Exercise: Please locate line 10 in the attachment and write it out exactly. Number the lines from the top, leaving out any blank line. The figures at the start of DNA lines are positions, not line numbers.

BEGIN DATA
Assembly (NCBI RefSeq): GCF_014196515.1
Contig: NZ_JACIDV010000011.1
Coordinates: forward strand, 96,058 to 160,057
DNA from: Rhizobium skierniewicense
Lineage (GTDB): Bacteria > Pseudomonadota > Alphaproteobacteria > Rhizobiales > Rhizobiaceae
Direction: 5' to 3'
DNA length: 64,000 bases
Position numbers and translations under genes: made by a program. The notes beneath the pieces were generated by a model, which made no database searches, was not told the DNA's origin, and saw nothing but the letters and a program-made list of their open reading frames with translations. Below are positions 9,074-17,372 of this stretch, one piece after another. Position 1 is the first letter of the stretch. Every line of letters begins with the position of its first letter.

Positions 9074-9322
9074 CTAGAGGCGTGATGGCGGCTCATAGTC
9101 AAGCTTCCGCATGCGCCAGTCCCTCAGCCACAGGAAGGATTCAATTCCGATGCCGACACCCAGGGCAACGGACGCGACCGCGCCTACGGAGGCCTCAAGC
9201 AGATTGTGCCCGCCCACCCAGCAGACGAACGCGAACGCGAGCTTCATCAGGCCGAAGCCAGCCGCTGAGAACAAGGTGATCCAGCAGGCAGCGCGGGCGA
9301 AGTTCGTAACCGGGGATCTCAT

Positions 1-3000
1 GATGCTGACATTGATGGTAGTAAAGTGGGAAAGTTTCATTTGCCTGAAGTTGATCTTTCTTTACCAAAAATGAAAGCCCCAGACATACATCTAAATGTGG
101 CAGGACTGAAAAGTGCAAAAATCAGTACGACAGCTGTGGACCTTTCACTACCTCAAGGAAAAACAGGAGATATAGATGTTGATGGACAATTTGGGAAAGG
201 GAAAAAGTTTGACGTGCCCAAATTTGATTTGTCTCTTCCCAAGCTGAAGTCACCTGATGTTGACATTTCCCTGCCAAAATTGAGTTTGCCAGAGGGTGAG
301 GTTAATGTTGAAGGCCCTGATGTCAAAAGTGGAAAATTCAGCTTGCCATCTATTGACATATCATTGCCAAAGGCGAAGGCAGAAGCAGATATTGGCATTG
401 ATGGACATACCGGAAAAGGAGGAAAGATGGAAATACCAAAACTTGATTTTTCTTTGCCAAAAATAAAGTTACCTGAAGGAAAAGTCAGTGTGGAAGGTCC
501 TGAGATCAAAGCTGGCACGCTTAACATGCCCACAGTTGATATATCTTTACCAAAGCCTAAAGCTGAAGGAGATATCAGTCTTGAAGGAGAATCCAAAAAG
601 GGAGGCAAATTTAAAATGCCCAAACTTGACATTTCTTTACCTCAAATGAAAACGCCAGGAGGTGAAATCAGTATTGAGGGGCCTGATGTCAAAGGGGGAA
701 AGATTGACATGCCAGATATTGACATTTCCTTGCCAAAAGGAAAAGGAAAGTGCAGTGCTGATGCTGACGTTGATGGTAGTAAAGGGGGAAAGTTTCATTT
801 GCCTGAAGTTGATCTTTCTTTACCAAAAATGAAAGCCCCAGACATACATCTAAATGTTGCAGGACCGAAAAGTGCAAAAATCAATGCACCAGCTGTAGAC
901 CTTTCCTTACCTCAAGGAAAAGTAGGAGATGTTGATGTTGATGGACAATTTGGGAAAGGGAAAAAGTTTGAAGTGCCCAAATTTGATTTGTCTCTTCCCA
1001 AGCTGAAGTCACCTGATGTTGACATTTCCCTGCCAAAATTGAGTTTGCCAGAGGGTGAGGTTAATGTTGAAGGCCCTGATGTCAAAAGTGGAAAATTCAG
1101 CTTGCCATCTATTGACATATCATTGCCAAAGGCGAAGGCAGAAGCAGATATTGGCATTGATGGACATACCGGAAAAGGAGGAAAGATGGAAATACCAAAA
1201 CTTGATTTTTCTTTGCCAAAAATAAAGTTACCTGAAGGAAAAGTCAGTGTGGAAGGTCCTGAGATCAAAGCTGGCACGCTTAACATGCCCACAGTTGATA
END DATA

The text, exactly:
9074 CTAGAGGCGTGATGGCGGCTCATAGTC